Need wireless broadband? The answer is BT Free Hub PR3. Nowadays internet is like food, you can not live without internet (at least I can't). And I am sure with wireless, we have more freedom than non-wireless. BT Wireless broadband offers you wireless from only 8.90 Pound Sterling/month. It is UK most complete broadband which includes ; Free wireless BT Home Hub, Up to 8 MB download speed, wireless broadband out & about, UK calls included (evenings & weekends), 24-7 support! This is limited order, so get online and order before 29th February 2008!

There are also some options for internet/contract:
Option 1: 18 month contract – £8.95 for the first 6 months, £17.99 thereafter.
Option 2: 12 month contract – £12.99 for the first 3 months, £17.99 thereafter.
Option 3: 18 month contract – £13.99 for the first 6 months, £22.99 thereafter.
Option 4: 12 month contract – £17.99 for the first 3 months, £22.99 thereafter.
Option 5: 18 month contract – £18.99 for the first 6 months, £24.99 thereafter.
Option 6: 12 month contract – £22.99 for the first 3 months, £24.99 thereafter.

BT not only offers wireless, but home phone, total broadband, BT vision and cordless handsets as well. Check "what's news" to see new products.
Besides BT also provides online purchasing, so you can save your time searching for stuff you want at the shops :D
broadband isp

Monday, February 04, 2008

Fresh cheese vs cream cheese

In German, there is no word for cream cheese.
Instead of cream cheese, it is "fresh cheese" in German.
If someone tells you that they just buy "fresh cheese", then you know that they mean cream cheese.

Back at home, we only have cream cheese from Philadelphia (from Kraft company). And also only one flavor (plain). I used to put in on the top of my toast or bread and then slices banana on it.

You may be not familiar with this kinda way to eat cream cheese, but it's tasty :D

Last nite, I went to Kaufland (big supermarket in Germany), I saw Philadelphia "Frischkaese" (Philadelphia 'fresh cheese'). I was wondering since when there was Philadelphia 'Fresh cheese'.
Then I looked at it closely, weeeeeeeeeeee I just realized that it was no fresh cheese, but cream cheese that I ate a lot !!!!

I love love love love cream cheese, but back at home we only have 1 kind and also not too many kinds of flavors (as I know). But in Europe, especially in Germany, and Netherlands, there are many kinds of cream cheese and lots kinds of flavors.
I just bought Buro (Indian curry) and Tex-mex cream cheese. It sounds crazy to you, but really it's delicious.

For you who also love cream cheese, check it here on wikipedia.

So, Frischkaese (German) = cream cheese (English).

Oh, there is also another kind: Quark (German) = curd cheese (English)

Sunday, February 03, 2008

Hatun Sürücü

Hatun Aynur Sürücü (also spelled Hatin Sürücü; born January 17, 1982 in Berlin; died February 7, 2005 in Berlin) was a Kurdish woman whose family was originally from Erzurum, Turkey. She was murdered at the age of 23 in Berlin, by her own youngest brother, in a so-called honor killing. Sürücü had divorced the cousin she was forced to marry at the age of 16, and was reportedly dating a German man. Her murder inflamed a public debate over forced marriage in Muslim families.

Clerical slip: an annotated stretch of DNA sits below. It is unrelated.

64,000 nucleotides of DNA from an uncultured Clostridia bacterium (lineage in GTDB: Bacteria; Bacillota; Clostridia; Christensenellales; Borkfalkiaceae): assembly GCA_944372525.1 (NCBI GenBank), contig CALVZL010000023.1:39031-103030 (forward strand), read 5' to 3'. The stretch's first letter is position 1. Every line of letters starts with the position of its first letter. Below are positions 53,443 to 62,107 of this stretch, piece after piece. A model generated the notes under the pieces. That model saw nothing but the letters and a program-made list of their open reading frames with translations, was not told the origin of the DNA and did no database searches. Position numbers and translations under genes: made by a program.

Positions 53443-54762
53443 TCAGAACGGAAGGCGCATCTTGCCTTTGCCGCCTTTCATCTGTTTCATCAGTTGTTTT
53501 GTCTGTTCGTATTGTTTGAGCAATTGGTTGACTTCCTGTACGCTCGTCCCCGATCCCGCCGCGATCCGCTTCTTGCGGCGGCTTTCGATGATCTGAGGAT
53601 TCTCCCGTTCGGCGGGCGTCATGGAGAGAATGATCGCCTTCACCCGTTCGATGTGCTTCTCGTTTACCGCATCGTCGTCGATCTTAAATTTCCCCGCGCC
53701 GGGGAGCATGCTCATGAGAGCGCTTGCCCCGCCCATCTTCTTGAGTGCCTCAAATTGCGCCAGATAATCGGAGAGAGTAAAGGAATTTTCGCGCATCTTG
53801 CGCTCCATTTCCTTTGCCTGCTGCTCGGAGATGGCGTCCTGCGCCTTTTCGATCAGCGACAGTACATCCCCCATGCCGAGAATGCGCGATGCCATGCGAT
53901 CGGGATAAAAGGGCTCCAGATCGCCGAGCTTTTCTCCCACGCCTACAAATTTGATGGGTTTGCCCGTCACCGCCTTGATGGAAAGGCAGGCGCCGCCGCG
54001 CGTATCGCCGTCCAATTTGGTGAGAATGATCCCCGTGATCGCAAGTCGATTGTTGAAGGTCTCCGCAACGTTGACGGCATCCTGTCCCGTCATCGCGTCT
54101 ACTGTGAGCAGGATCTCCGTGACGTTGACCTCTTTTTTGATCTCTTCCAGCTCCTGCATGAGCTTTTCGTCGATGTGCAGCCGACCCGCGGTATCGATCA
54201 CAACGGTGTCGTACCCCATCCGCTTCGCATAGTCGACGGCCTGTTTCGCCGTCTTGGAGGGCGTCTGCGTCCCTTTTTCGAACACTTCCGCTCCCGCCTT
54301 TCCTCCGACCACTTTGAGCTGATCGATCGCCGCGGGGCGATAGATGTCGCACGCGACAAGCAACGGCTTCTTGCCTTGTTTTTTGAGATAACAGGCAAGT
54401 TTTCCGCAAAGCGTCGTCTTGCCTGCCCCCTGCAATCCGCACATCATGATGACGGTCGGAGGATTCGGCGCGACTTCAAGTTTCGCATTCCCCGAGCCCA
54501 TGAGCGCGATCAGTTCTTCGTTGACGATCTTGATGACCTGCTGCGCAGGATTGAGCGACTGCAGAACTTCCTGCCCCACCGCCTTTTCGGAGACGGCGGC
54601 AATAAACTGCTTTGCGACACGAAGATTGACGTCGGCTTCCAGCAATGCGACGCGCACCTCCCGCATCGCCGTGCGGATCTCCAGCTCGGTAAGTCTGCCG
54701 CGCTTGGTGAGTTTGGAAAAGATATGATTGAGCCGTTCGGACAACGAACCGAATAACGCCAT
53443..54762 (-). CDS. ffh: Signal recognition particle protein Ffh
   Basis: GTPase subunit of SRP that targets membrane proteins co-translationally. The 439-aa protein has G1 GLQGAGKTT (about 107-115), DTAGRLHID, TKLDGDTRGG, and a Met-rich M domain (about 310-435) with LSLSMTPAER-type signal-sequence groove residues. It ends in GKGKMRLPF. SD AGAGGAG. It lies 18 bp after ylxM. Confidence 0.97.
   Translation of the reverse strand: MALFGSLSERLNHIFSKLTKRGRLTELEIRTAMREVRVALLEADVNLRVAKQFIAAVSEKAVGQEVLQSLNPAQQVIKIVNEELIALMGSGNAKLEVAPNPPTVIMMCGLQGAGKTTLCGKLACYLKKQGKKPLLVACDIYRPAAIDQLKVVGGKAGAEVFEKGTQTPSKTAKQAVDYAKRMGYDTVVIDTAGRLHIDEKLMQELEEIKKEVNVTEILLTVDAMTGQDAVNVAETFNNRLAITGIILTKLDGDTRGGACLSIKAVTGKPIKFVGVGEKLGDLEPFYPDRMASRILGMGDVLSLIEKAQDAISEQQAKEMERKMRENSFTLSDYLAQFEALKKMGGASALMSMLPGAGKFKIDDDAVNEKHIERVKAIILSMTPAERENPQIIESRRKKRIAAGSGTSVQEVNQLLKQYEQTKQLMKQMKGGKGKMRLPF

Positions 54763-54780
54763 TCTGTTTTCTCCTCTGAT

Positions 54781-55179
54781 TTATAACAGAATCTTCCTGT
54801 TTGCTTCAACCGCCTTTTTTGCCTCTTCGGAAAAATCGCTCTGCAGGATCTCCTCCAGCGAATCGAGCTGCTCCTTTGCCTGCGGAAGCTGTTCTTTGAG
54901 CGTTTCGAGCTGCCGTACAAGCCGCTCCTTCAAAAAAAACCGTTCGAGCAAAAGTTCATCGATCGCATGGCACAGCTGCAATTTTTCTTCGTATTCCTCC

Sürücü was sent back to her village by her family and was forced to marry a cousin there at the age of 16, and gave birth to a son in 1999. In October 1999, she fled her parent's home, finding refuge in a home for underage mothers. She attended school, and had moved into her own apartment in the Tempelhof neighborhood of Berlin. At the time of her murder, she was at the end of the training to become an electrician.
On February 7, 2005, at a busstop in front of her apartment she was killed by three gunshots to the head. The police arrested her three brothers on the 14th of February. The motive of honor killing was assumed, since she had received and reported numerous death threats to police before the murder.

In July, 2005, the Berlin Public Prosecutor's office charged Sürücü's brothers with her murder. On September 14, 2005, Ayhan Sürücü, the youngest brother, confessed to murdering his sister.
In April, 2006, Ayhan was sentenced to nine years and three months in prison, and his two older brothers were acquitted of charges of conspiring to murder their sister.
Sürücü's murder was the sixth incident of "honor" killing since October, 2004. Public anger was aroused by an incident at a high school near the scene of the crime some days after Hatun Sürücü was killed, when some male students of Kurdish and Turkish origin reportedly applauded the crime. During a class discussion on the murder, one allegedly said that she "only had herself to blame," while another remarked "She deserved what she got -- the whore lived like a German." The Director of the school, Volker Steffens, sent a strongly-worded letter to students of the school and their parents, warning that the school would not tolerate incitement against freedom.
On February 22, 2005, a vigil called by the Berlin Gay and Lesbian association was held at the scene of the crime, which was attended by about 100 Germans and Turks together. A second vigil, called for by German politicians and artists was held on the 24th of February.
Sürücü's murder, and several similar cases in Germany and elsewhere in Europe have been cited by political opponents of Turkey's admission to the European Union, as an example of disregard for human rights in the Turkish culture.
The Sürücü family's behaviour again sparked public outrage when Hatun's sister Arzu applied for custody of Hatun's six-year-old son Can who lives with a foster family in Berlin since the murder of his mother.[1] Eight months later the district court of Berlin-Tempelhof rejected the request.[2]Arzu Sürücü intends to appeal this decision.[3]

PS: Every single sentence here is copied from wikipedia :)